They Leave Their Kidneys in the Fields: Illness, Injury, and Illegality Among U.S. Farmworkers

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Univ of California Press, Jul 19, 2016 - Social Science - 250 pages
"They Leave Their Kidneys in the Fields takes the reader on an ethnographic tour of the melon and corn harvesting fields in California's Central Valley to understand why farmworkers die at work each summer. Laden with captivating detail of farmworkers' daily work and home lives, Horton examines how U.S. immigration policy and the historic exclusion of farmworkers from the promises of liberalism has made migrant farmworkers what she calls 'exceptional workers.' She explores the deeply intertwined political, legal, and social factors that place Latino migrants at particular risk of illness and injury in the fields, as well as the patchwork of health care, disability, and Social Security policies that provide them little succor when they become sick or grow old. The book takes an in-depth look at the work risks faced by migrants at all stages of life: as teens, in their middle-age, and ultimately as elderly workers. By following the lives of a core group of farmworkers over nearly a decade, Horton provides a searing portrait of how their precarious immigration and work statuses culminate in preventable morbidity and premature death"--Provided by publisher.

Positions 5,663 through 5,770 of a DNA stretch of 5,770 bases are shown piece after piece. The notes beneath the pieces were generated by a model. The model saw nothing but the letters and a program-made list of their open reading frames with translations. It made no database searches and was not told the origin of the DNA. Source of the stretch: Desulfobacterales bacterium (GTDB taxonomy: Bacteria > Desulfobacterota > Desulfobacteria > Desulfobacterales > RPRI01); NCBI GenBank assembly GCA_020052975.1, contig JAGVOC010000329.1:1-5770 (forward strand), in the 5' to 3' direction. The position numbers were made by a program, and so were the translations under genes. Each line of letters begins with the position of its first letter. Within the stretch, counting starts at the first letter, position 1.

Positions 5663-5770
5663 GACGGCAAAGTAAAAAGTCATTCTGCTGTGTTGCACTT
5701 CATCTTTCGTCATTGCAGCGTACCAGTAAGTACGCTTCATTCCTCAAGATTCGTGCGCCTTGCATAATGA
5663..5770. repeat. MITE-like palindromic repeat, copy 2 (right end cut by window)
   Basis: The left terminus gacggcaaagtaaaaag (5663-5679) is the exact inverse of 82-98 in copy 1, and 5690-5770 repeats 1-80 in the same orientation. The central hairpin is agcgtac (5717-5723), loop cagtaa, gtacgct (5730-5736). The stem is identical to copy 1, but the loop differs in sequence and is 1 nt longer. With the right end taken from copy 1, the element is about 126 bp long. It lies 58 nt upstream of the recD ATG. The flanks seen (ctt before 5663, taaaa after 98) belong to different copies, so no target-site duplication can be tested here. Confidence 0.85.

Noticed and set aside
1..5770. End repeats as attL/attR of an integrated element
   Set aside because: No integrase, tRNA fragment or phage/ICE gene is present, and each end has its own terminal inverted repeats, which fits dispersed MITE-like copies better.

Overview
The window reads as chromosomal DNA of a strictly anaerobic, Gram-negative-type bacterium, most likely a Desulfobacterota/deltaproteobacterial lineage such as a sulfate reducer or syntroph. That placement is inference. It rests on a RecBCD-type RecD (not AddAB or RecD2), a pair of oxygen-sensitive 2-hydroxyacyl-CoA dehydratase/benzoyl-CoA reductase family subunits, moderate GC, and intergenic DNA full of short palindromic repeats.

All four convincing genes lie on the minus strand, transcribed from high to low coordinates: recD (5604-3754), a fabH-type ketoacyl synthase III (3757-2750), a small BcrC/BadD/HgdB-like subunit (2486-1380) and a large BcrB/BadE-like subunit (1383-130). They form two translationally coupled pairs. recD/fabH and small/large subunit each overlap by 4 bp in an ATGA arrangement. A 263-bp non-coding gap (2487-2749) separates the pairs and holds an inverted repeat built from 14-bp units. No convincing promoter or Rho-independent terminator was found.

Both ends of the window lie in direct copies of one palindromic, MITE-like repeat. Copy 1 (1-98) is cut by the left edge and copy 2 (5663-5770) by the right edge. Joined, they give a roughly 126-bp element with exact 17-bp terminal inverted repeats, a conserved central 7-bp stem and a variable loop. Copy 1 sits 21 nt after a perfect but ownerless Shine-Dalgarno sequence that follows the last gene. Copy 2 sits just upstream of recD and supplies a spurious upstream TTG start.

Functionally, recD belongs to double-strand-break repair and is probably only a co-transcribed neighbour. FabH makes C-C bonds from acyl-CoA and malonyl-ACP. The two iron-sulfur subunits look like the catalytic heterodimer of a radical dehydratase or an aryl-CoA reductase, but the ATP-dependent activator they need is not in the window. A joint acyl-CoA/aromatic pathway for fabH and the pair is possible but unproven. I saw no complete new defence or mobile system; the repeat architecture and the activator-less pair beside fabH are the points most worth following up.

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Contents

Heat Illness in Californias Fields
17
Migration and Mens Work
46
The Labor Consequences of Identity Loan
72
The Physiological Toll of Farm Work
96
Heat Illness and Chronic Disease
124
Kidney Disease and the Disability
148
Appendix A On Engaged Anthropology
185
Notes
201
References
221
Index
241
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About the author (2016)

Sarah Bronwen Horton is Associate Professor of Anthropology at the University of Colorado, Denver. To learn more about Sarah, please visit http: //www.sarahbhorton.com/.

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